Reporting Different Religions and Diversity in Morocco

Dates: 4 – 6 December 2015

Country: Morocco

King_Mohamed_V_Morocco“There are no Jews in Morocco. There are only Moroccan subjects.” This is how Moroccan king Mohammed V apparently responded to the Vichy regime during the Second World War which held power in North Africa. His protective position of the largest Jewish community in the Muslim world at that moment has become legendary.  Although the number of Jews in Morocco significantly decreased in decades after the war, going from more than 250.000 to 2.500, participants of a workshop held in December in Casablanca wanted to know why there are no articles or TV and radio programmes about the Jewish heritage in their country.

The workshop was organised by the Media Diversity Institute (MDI) in partnership with DAMIR, a Moroccan organisation promoting freedom of conscience and belief. DAMIR gathers some of the biggest names in Morocco – intellectuals, journalists and artists, and it is led by Salah El Ouadie, a poet and human rights advocate.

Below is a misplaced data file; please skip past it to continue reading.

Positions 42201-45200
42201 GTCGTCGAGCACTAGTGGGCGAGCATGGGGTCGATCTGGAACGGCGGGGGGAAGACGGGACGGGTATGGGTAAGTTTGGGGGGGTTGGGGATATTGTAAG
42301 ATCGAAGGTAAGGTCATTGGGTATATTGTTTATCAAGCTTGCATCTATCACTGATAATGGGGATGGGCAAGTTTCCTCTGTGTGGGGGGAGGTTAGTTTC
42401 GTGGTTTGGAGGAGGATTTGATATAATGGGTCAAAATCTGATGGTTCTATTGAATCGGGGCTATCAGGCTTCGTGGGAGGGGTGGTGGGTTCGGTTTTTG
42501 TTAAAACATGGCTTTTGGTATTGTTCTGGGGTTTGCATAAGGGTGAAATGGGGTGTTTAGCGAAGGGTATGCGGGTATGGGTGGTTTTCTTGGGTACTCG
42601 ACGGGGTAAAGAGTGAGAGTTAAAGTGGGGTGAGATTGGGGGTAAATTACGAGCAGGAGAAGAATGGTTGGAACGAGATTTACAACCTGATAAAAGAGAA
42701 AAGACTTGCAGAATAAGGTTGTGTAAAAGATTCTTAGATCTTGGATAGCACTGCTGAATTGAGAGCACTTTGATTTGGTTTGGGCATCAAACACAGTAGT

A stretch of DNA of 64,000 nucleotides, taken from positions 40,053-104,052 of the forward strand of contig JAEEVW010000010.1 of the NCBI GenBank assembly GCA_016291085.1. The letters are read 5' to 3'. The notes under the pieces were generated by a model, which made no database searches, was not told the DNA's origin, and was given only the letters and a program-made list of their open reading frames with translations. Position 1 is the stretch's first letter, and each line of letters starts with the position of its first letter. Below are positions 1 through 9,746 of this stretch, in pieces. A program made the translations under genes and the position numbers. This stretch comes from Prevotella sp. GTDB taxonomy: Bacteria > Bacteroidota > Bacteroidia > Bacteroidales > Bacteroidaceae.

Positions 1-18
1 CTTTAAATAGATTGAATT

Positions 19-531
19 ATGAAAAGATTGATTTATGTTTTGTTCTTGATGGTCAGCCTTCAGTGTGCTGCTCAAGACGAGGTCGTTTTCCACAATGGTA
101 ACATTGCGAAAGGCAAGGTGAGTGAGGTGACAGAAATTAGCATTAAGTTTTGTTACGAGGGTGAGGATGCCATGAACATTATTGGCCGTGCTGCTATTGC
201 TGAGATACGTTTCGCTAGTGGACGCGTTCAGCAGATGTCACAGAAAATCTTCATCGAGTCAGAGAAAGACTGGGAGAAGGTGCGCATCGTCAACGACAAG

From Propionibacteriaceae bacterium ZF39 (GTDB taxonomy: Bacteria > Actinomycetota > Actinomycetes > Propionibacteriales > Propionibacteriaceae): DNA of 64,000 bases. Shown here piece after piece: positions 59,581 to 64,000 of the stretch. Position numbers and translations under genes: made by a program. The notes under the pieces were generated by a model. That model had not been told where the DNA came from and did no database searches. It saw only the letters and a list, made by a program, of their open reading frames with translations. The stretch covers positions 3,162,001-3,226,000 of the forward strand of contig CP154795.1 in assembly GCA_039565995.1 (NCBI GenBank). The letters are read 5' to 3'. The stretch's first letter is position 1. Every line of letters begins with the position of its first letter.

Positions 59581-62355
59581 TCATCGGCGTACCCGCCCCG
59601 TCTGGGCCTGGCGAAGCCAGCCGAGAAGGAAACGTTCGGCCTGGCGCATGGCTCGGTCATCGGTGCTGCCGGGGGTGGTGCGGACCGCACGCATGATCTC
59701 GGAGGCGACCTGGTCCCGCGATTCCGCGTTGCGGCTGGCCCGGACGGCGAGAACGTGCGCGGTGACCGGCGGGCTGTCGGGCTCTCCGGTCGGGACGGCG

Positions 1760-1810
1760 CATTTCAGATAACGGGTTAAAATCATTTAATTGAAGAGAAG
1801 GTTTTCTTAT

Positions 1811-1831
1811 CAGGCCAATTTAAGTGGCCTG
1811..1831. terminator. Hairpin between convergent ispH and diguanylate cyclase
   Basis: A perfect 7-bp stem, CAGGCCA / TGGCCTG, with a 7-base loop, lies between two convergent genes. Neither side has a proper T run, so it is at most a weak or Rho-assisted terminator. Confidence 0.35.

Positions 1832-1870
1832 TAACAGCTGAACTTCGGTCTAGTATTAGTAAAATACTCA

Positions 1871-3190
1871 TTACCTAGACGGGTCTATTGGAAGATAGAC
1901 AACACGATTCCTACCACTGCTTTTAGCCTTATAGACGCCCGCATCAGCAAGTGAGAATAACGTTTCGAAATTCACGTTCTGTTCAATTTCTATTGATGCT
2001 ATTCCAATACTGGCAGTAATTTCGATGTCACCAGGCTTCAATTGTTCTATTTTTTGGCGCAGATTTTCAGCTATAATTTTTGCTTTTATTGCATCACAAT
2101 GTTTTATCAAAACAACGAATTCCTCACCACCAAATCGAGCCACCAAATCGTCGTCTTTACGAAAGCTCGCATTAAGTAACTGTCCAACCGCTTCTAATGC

Morocco_Workshop_December_2015Participants at the workshop were sixteen Moroccan journalists. They discussed how to include ethnic and religious minorities in their stories, how to report on atheists, where the boundaries of freedom of expression are and whether freedom of belief is guaranteed in every country which has signed the Universal Declaration of Human Rights.

Talking to his young colleagues, well-known Moroccan journalist and DAMIR’s Executive Board Member Bachir Znagui said that “question of diversity is a question of identity”. “We should ask who we are and what bring us together. Is that our religion, or our country, or the same nation we belong to,” said Znagui opening up a debate on tradition, inclusion and ethics of journalism.

Morocco_December_2015In practical exercises prepared by MDI trainers Dasha Ilic and Safi Naciri, participants played  with stereotypes and prejudices that some of the media use when report on marginalised groups. Also, participants wrote stories on various topics such as discrimination of a Moroccan who has converted to Christianity, inheritance law which is based on the Quran and states that male relatives receive double the inheritance of women in most cases, as well as a story on Sub-Saharan migrants living, working and paying taxes in Morocco, but not having a right to vote.

MDI’s workshop in partnership with DAMIR is a part of the MDI project “Promoting Freedom of Expression, Diversity and Inclusion in Morocco”. This project has been implemented since June 2013 and is supported by the Swiss Agency for Development Cooperation.